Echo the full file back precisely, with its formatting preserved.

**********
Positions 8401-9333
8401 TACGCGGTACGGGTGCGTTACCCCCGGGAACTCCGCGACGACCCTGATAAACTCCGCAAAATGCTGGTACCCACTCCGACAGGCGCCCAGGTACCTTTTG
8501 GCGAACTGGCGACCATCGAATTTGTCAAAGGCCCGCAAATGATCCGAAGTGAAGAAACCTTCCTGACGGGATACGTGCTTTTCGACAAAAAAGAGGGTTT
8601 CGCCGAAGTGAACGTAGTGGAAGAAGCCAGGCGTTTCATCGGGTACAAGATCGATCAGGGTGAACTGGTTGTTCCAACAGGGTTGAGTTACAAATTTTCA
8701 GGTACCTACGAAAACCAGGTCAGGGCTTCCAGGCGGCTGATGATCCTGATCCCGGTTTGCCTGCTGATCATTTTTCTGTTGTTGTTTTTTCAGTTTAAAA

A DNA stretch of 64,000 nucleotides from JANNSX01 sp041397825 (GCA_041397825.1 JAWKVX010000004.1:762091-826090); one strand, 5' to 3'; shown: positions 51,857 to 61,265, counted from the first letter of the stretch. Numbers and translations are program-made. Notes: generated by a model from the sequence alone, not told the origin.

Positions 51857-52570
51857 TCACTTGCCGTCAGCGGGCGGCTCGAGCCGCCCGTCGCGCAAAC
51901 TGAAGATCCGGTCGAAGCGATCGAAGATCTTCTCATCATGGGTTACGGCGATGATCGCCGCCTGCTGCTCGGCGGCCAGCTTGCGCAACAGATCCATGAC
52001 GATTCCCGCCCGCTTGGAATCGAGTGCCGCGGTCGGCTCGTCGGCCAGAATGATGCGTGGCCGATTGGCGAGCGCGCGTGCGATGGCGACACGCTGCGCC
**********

Positions 8401-9333
8401 TACGCGGTACGGGTGCGTTACCCCCGGGAACTCCGCGACGACCCTGATAAACTCCGCAAAATGCTGGTACCCACTCCGACAGGCGCCCAGGTACCTTTTG
8501 GCGAACTGGCGACCATCGAATTTGTCAAAGGCCCGCAAATGATCCGAAGTGAAGAAACCTTCCTGACGGGATACGTGCTTTTCGACAAAAAAGAGGGTTT
8601 CGCCGAAGTGAACGTAGTGGAAGAAGCCAGGCGTTTCATCGGGTACAAGATCGATCAGGGTGAACTGGTTGTTCCAACAGGGTTGAGTTACAAATTTTCA
8701 GGTACCTACGAAAACCAGGTCAGGGCTTCCAGGCGGCTGATGATCCTGATCCCGGTTTGCCTGCTGATCATTTTTCTGTTGTTGTTTTTTCAGTTTAAAA

A DNA stretch of 64,000 nucleotides from JANNSX01 sp041397825 (GCA_041397825.1 JAWKVX010000004.1:762091-826090); one strand, 5' to 3'; shown: positions 51,857 to 61,265, counted from the first letter of the stretch. Numbers and translations are program-made. Notes: generated by a model from the sequence alone, not told the origin.

Positions 51857-52570
51857 TCACTTGCCGTCAGCGGGCGGCTCGAGCCGCCCGTCGCGCAAAC
51901 TGAAGATCCGGTCGAAGCGATCGAAGATCTTCTCATCATGGGTTACGGCGATGATCGCCGCCTGCTGCTCGGCGGCCAGCTTGCGCAACAGATCCATGAC
52001 GATTCCCGCCCGCTTGGAATCGAGTGCCGCGGTCGGCTCGTCGGCCAGAATGATGCGTGGCCGATTGGCGAGCGCGCGTGCGATGGCGACACGCTGCGCC